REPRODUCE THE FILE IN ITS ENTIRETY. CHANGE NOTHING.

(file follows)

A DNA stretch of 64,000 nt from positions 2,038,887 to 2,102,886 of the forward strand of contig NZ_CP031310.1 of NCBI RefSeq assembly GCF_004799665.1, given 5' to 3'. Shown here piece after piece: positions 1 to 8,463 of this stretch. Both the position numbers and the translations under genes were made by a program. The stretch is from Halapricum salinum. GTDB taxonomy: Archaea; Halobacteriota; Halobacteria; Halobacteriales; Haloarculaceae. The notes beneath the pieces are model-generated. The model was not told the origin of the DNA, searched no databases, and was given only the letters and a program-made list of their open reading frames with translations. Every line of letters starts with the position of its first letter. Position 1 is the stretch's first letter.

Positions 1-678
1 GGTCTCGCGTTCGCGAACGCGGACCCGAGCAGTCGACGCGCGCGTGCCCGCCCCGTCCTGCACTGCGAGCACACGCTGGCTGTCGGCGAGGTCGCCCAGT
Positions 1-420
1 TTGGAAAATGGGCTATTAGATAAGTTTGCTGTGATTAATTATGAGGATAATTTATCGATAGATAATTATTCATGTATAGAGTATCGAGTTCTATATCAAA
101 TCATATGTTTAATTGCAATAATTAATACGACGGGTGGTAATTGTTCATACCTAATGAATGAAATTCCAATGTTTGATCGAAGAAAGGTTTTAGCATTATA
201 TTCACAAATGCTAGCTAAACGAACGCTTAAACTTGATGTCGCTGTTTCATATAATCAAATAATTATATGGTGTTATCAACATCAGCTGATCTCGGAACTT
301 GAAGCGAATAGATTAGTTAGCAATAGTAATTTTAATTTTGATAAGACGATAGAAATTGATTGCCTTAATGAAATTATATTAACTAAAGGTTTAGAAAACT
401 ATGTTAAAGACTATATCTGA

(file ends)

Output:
A DNA stretch of 64,000 nt from positions 2,038,887 to 2,102,886 of the forward strand of contig NZ_CP031310.1 of NCBI RefSeq assembly GCF_004799665.1, given 5' to 3'. Shown here piece after piece: positions 1 to 8,463 of this stretch. Both the position numbers and the translations under genes were made by a program. The stretch is from Halapricum salinum. GTDB taxonomy: Archaea; Halobacteriota; Halobacteria; Halobacteriales; Haloarculaceae. The notes beneath the pieces are model-generated. The model was not told the origin of the DNA, searched no databases, and was given only the letters and a program-made list of their open reading frames with translations. Every line of letters starts with the position of its first letter. Position 1 is the stretch's first letter.

Positions 1-678
1 GGTCTCGCGTTCGCGAACGCGGACCCGAGCAGTCGACGCGCGCGTGCCCGCCCCGTCCTGCACTGCGAGCACACGCTGGCTGTCGGCGAGGTCGCCCAGT
Positions 1-420
1 TTGGAAAATGGGCTATTAGATAAGTTTGCTGTGATTAATTATGAGGATAATTTATCGATAGATAATTATTCATGTATAGAGTATCGAGTTCTATATCAAA
101 TCATATGTTTAATTGCAATAATTAATACGACGGGTGGTAATTGTTCATACCTAATGAATGAAATTCCAATGTTTGATCGAAGAAAGGTTTTAGCATTATA
201 TTCACAAATGCTAGCTAAACGAACGCTTAAACTTGATGTCGCTGTTTCATATAATCAAATAATTATATGGTGTTATCAACATCAGCTGATCTCGGAACTT
301 GAAGCGAATAGATTAGTTAGCAATAGTAATTTTAATTTTGATAAGACGATAGAAATTGATTGCCTTAATGAAATTATATTAACTAAAGGTTTAGAAAACT
401 ATGTTAAAGACTATATCTGA